4. Erik


    Will this run in Exchange 2013? When I try to run this command:

    Get-Recipient “Usernname”| Select Name -ExpandProperty EmailAddresses | Select Name, SmtpAddress | Export-csv c:AllEmailAddress.csv

    …the .csv has the Name, but nothing for SmptAddress.

    When I run this command:

    Get-mailbox “Username”| Select Name -expandproperty EmailAddresses

    …the output lists each address on a separate line like I want, but it is not paired with Name.

    Thank you!

      1. Stefan Åberg

        Get-Recipient -ResultSize Unlimited | Where-Object {$_.RecipientType -eq “UserMailbox”} | Select-Object name, RecipientType, PrimarySMTPAddress

        a list of all users and their email addresses.
        Office 365 – checked to work!

  5. Simon Elbaz

    I have read your posts in order to find a tip on how to:
    – extract the people view for each user
    – each user calendar.

    Could you please give me a hint ?

    Simon Elbaz

    1. Post author

      Hi Simon, I’m not sure exactly what you are asking? Are you looking for the permissions set on the calendar?

      1. Simon Elbaz

        Hi Carl,

        Thanks for your answer.

        For the moment, I just want to focus on the Outlook 2013 People view extraction.
        I am looking for a way to extract the People view of each mailbox (name, surname, email, companyname …. of each contact) in order to convert them to VCF format.
        The Get-MailContact cmlet extracts the contacts created with the ECP interface not by the MailBox user.

        Simon Elbaz

  6. Bill Curtis

    I use Exchange in Office 365. I needed a list of the user, primary SMTP address, and other SMTP addresses, but I could not get smtpaddress to give any results.

    I decided to make a function for this. I am sure there are easier ways, but here is what I came up with.

    Start of Code
    function Get-EmailAddresses
    [Parameter(Mandatory = $true,
    ValueFromPipeline = $true,
    Position = 1)]

    #TODO: Place script here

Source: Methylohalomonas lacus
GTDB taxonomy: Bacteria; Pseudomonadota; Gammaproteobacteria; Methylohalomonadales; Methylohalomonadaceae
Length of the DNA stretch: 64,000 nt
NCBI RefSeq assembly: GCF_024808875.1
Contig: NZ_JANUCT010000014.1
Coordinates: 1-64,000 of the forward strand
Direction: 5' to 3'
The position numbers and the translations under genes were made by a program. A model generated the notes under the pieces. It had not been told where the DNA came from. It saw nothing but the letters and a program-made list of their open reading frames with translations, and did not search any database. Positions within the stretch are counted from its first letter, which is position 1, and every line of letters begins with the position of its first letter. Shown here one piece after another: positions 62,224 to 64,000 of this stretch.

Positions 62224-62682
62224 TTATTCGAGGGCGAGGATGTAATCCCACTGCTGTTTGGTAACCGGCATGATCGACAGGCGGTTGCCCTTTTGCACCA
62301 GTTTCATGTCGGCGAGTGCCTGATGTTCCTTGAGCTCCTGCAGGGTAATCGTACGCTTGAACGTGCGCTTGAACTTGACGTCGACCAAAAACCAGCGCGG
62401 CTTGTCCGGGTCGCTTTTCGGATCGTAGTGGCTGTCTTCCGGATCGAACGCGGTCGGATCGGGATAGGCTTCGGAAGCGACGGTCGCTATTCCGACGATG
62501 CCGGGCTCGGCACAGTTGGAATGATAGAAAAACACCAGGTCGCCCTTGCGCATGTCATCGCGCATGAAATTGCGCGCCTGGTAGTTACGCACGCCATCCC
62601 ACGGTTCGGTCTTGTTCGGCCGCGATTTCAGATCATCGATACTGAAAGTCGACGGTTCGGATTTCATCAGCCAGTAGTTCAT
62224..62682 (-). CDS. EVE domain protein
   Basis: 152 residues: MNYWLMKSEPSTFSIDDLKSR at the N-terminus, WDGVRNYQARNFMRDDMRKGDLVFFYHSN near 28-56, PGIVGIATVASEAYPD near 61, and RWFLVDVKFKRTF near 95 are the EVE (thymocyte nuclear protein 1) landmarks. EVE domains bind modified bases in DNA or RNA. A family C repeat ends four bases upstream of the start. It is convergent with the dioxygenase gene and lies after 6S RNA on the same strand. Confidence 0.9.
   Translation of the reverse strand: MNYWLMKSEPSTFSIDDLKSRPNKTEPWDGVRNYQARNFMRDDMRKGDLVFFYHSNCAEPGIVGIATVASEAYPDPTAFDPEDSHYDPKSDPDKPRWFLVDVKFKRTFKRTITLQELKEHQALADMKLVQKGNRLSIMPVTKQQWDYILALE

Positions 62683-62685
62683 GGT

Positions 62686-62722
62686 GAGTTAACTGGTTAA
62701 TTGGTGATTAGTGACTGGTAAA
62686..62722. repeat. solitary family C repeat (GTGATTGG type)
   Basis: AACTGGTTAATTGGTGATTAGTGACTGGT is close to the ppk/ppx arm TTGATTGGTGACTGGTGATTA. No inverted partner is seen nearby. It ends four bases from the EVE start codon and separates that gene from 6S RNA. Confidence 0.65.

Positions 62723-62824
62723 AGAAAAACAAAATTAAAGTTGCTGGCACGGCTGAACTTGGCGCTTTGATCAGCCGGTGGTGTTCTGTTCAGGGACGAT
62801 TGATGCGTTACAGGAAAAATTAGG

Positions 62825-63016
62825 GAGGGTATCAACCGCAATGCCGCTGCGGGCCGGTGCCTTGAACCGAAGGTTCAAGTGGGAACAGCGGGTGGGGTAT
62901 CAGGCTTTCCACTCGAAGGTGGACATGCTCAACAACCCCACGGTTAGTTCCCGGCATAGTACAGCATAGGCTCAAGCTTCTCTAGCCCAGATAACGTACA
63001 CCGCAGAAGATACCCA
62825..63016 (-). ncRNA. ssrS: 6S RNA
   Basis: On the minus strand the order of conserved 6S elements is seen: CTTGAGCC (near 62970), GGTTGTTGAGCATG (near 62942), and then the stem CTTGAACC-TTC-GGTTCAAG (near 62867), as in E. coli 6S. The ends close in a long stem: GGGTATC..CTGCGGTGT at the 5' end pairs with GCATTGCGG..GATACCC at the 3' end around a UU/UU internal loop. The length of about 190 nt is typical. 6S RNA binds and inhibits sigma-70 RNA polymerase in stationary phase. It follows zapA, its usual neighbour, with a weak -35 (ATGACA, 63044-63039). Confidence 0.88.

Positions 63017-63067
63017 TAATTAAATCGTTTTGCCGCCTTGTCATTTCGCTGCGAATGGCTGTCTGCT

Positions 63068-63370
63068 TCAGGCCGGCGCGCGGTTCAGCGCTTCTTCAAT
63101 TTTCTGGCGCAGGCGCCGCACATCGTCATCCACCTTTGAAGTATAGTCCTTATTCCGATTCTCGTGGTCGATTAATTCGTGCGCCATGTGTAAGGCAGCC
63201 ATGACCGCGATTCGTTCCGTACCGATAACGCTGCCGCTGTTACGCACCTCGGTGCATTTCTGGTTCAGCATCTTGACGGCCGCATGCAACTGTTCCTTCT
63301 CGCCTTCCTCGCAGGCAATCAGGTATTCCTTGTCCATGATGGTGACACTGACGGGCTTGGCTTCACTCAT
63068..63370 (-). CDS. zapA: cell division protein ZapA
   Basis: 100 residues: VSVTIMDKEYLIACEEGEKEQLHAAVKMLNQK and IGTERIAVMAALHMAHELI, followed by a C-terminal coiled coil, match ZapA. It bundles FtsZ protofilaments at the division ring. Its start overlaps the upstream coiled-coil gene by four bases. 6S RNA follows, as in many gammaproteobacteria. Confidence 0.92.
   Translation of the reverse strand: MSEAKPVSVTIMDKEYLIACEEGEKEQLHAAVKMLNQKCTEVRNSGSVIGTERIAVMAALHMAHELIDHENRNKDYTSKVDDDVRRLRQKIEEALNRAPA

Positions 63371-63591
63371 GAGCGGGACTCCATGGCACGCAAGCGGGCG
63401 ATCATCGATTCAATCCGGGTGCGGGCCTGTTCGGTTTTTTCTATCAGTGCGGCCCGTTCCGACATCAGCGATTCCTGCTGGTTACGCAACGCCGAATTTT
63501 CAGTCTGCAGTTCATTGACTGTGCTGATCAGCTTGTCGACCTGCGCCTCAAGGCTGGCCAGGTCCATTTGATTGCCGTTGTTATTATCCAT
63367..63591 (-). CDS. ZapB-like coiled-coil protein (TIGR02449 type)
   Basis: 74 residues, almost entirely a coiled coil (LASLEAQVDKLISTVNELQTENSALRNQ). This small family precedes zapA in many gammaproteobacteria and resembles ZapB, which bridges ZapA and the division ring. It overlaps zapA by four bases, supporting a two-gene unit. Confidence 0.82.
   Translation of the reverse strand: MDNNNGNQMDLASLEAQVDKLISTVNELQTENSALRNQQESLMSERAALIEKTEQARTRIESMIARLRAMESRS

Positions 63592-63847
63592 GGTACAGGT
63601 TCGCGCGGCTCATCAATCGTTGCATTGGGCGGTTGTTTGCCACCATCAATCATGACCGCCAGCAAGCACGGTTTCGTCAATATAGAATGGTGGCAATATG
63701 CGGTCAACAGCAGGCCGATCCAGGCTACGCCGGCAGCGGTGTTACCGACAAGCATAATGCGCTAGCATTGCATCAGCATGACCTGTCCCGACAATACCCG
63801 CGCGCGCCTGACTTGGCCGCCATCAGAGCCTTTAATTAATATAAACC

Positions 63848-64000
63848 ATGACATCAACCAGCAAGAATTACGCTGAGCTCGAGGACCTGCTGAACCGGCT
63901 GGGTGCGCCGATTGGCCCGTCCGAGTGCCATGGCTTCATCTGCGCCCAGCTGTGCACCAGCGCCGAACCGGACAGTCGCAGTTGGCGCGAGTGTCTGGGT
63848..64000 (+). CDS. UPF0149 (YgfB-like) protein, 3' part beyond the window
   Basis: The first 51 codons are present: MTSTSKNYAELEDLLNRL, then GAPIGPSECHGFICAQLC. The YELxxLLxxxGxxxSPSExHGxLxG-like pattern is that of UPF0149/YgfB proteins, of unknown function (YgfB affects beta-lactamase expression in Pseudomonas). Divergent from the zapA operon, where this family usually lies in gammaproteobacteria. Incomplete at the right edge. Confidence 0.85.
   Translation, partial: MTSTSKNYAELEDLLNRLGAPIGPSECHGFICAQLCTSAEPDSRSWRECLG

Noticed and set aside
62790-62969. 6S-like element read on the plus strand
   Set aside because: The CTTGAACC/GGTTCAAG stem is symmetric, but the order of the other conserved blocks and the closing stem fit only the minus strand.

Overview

# Write-Output $Name
    # get-recipient $Name | select name, primarysmtpaddress, @{ name = “EAddresses”; Expression = { -expandproperty $_.emailaddresses } }
    # get-recipient $Name | select name -expandproperty emailaddresses | where { $_ -like “smtp:*” }
    $Array = @()
    foreach ($user in $alias)
    $USR = (get-recipient $user | select firstname, lastname, primarysmtpaddress)
    $PSMTP = $USR.primarysmtpaddress
    $EMA = get-recipient $user | select -expandproperty emailaddresses | where { $_ -like “smtp:*” -and $_ -ne “smtp:$PSMTP” -and $_ -notlike “*onmicrosoft*” }
    $obj = New-Object PSObject
    $obj | Add-Member -MemberType NoteProperty -Name “FirstName” -Value $USR.FirstName
    $obj | Add-Member -MemberType NoteProperty -Name “LastName” -Value $USR.LastName
    $obj | Add-Member -MemberType NoteProperty -Name “PrimarySMTPAddress” -Value $PSMTP
    foreach ($Emaddr in $EMA)
    $EML = $Emaddr -split “:”,2
    $obj | Add-Member -MemberType NoteProperty -Name “EmailAddress” -Value $EML[1]
    $array += $obj
    $obj = New-Object PSObject

    Write-Output $array
    End of Code

  7. Alex

    This works fine if you’re ON the Exchange server. What if you want to do this from a different/remote machine?

  8. David

    Please post the full script from start to finish here for those of us that pretty much know what PowerShell is and that is the scope of our knowledge. The statement below suggests that all that is necessary is this single statement. Yet when I run it, it fails with ‘The term Get-Recipient is not recognized…”

    “So our final command looks like this:
    Get-Recipient | Select Name -ExpandProperty EmailAddresses | Select Name, SmtpAddress | Export-csv c:\temp\AllEmailAddress.csv”

    1. Eduardo

      Same here….”The term Get-Recipient is not recognized…”

      The term ‘Get-Recipient’ is not recognized as the name of a cmdlet, function, script file, or operable
      program. Check the spelling of the name, or if a path was included, verify that the path is correct and try again.

Comments are closed.